their families at home, and must get permission
to work off campus while in the United States.
“I think that most of the problem is (for) the
undergraduate students funded by their parents,”
Soongoo Hong, president of the Korean
Students Association, said.
Please see MARKET on 6
staff member charged
By Josh Funk
A former UNL administrative assistant was
charged with theft in Lancaster County Court
Diane Stevens, 51, was fired from the chem
istry department and arrested Tuesday for stealing
more than $60,000 from the university during the
Stevens could face up to 20 years in jail and a
$25,000 fine, Lancaster County Attorney Gary
Lacey said. Additional charges could also be filed.
Lacey would not comment on the alleged
involvement of Stevens’ husband, but the universi
ty’s preliminary investigation showed he was par
tially involved, said Melvin Jones, vice chancellor
for business and finance.
As an administrative assistant at the university,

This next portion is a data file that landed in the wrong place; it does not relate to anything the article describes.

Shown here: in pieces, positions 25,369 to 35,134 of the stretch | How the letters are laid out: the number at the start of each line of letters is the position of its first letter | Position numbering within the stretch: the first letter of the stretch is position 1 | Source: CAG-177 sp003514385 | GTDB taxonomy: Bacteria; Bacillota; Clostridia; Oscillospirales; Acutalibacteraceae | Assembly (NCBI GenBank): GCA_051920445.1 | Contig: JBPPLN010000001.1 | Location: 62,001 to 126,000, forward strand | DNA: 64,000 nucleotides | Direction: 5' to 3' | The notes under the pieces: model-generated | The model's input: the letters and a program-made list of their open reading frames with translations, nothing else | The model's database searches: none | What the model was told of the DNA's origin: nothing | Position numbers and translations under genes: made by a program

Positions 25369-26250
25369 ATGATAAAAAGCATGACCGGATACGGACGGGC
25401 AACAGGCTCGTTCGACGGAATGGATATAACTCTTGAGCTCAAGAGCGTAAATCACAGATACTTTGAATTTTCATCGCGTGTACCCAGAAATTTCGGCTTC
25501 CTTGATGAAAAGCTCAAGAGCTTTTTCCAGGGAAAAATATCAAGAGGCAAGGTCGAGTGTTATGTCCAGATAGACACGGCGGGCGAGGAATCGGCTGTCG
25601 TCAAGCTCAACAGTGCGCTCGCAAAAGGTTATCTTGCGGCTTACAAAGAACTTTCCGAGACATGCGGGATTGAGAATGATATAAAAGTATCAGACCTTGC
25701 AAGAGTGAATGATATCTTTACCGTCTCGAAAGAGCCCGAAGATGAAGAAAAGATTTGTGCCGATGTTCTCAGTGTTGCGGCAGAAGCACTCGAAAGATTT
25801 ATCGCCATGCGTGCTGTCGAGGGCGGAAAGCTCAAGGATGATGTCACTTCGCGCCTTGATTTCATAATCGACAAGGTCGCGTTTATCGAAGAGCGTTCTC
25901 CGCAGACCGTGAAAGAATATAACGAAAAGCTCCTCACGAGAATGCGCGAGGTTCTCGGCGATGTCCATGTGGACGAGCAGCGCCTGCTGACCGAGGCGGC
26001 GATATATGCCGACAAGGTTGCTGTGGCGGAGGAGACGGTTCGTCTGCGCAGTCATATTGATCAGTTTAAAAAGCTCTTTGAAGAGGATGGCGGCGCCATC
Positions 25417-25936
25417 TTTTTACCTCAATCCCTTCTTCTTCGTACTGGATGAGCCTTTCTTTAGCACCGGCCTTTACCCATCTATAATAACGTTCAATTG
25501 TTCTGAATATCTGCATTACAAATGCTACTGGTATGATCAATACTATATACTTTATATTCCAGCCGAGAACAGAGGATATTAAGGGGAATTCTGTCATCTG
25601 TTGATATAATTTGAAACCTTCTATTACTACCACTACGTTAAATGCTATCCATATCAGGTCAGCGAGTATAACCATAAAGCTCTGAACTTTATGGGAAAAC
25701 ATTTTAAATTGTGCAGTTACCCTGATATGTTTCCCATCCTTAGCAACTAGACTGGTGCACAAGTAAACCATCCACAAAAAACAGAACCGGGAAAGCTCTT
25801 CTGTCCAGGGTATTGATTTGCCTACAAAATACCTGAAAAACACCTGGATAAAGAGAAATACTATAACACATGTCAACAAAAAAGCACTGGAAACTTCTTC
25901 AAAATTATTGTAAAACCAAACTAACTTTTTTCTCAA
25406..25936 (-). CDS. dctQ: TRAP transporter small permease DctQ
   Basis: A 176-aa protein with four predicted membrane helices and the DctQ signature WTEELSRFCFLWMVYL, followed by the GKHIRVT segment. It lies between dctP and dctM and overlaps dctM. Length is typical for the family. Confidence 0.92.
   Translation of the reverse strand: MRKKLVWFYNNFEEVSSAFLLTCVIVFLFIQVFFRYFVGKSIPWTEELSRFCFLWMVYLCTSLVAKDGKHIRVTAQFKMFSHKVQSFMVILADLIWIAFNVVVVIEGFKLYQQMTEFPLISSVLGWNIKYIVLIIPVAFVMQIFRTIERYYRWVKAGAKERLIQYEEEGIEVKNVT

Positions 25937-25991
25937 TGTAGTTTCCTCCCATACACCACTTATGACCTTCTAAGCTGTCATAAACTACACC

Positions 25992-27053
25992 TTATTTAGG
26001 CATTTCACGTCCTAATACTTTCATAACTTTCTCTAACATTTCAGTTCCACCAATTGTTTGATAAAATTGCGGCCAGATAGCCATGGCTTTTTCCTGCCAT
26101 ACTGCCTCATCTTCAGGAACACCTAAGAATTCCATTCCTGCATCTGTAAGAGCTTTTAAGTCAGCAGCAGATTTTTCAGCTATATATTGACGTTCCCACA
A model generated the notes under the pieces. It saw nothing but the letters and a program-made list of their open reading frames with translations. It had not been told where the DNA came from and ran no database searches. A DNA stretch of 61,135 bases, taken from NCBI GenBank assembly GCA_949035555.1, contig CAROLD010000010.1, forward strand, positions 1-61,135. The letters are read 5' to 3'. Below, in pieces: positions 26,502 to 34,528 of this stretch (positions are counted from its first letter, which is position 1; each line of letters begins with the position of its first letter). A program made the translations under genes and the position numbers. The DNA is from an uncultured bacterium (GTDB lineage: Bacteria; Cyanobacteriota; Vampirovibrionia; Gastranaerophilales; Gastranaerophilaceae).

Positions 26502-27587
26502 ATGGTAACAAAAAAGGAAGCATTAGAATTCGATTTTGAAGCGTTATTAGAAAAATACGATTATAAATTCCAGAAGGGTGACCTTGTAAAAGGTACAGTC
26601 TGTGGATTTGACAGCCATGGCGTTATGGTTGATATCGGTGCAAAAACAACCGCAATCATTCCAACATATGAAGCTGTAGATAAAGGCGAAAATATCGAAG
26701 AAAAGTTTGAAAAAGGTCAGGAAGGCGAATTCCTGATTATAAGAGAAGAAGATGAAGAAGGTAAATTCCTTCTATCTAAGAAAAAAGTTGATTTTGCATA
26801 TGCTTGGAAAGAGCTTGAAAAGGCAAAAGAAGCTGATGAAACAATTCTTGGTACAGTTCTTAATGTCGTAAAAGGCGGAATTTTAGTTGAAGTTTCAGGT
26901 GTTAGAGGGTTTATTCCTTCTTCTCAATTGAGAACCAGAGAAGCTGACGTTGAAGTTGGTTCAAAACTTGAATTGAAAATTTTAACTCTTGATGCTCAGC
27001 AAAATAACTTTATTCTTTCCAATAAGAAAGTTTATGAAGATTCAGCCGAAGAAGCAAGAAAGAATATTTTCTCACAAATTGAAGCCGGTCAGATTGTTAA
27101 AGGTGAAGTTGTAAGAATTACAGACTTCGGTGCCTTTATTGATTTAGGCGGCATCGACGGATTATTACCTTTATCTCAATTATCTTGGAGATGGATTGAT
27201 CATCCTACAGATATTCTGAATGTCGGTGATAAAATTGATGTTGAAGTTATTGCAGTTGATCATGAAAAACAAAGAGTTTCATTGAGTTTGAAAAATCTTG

Stevens was responsible for the hiring of tempo
rary faculty members, Jones said.
“Nothing like this has ever happened at the
university before,” Jones said.
In more than 20 years at the university, Jones
added, Stevens earned a level of trust from her
“She definitely abused that trust,” he said.
Stevens was able to create a fake faculty mem
ber using a personnel action form used university
The form includes personal information about
the person as well as information on what depart
ment they would work for, how long they would
hold the position and how much they would be
In the chemistry department these temporary
faculty members work as laboratory research